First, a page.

I have come across the work of Osbert Lancaster through the Troutmark Bookshop as I had with John Lawrence and Ernest H, Shepard. The gorgeous light green front cover illustration of the book called ‘The Water Beetle’ drew me to Lancaster’s work as this attractive colour of green has been a prominent indication of vintage and Victorian history that I have been researching and incorporating into my own practice. The essence of history and connection to naturalistic colours interests me and draws me into the world of stories in which it is visually used.
SOURCE: Source: Mitford, N. (1962) The Water Beetle. London: Hamish Hamilton Ltd.
The ways in which Lancaster’s work relates to mine is through the time period of a hugely decorative culture of high-class living in the 19th century shown in this detailed depiction (shown left).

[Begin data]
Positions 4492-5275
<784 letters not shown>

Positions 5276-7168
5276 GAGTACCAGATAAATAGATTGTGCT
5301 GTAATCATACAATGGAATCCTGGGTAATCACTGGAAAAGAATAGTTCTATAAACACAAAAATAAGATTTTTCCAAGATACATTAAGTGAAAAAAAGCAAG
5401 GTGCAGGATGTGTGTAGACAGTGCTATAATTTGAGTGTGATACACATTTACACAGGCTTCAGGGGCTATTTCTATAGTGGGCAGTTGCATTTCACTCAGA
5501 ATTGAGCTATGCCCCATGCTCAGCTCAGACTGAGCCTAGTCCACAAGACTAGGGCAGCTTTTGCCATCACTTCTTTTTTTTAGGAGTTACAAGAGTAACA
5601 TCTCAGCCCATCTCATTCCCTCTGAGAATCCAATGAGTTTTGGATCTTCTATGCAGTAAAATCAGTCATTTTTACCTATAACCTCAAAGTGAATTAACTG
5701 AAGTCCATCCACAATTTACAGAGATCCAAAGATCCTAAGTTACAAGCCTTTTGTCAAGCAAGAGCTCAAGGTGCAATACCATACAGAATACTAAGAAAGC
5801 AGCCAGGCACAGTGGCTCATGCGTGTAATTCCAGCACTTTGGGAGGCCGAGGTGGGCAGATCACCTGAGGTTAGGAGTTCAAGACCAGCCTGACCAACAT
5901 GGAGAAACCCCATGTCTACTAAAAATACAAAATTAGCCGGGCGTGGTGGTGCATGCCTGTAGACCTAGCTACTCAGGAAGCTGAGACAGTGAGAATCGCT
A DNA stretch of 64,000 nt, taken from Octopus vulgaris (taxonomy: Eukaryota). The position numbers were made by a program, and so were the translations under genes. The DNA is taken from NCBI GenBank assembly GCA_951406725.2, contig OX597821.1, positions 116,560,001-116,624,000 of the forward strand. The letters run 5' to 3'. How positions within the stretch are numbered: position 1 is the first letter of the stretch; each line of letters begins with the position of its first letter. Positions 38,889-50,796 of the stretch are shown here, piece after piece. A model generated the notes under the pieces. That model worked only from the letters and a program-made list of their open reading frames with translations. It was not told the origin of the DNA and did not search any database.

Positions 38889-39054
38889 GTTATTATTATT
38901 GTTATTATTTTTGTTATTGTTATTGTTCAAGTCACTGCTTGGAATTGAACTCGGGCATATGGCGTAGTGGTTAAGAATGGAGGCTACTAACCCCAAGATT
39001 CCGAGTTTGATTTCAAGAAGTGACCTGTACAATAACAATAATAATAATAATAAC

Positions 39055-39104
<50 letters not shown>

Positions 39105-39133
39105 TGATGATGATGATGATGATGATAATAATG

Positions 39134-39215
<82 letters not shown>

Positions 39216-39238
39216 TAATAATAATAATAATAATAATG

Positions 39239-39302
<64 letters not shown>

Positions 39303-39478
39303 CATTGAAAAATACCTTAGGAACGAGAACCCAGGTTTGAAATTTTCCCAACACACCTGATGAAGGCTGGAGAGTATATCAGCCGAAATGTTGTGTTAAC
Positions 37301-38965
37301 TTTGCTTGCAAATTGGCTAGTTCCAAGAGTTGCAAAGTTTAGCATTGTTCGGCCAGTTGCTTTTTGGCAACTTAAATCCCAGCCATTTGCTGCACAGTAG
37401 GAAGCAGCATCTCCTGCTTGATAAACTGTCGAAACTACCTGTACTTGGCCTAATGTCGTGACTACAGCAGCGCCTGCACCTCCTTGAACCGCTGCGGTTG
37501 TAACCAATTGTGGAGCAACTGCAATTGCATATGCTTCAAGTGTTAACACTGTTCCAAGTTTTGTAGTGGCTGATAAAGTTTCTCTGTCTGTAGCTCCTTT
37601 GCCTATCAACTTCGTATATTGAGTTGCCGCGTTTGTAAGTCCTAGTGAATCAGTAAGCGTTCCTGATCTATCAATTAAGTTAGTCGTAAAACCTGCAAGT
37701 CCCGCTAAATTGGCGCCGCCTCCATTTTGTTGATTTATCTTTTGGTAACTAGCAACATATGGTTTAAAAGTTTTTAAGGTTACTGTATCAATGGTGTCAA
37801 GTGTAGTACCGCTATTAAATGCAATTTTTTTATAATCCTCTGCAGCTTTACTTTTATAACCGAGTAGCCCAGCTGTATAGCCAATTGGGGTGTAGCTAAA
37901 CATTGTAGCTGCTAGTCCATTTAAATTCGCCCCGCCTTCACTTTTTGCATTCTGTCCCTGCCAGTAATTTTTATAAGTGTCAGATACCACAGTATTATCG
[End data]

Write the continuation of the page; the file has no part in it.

Having learnt that Lancaster is most well-known for his character work I can see how the characters in this picture are animated features in the work and an intellectual control is made with their more solid lines. Everything surrounding the characters are more vague and are weaker in tone. This creates more of the pull of the attention to the characters.
This control of momentary scenes of clarity or pause in the chaos of detailed work is something that I also praise in Lancaster’s use of colour. I love how Lawrence uses the old tones of reds and greens that contrast with the spotlight feature of white shown in the image below. The frequent force of white in the surprising environments of full colour images creates a really interesting world and a powerful tool in which to draw attention to selected features and where this relationship creates a striking effect.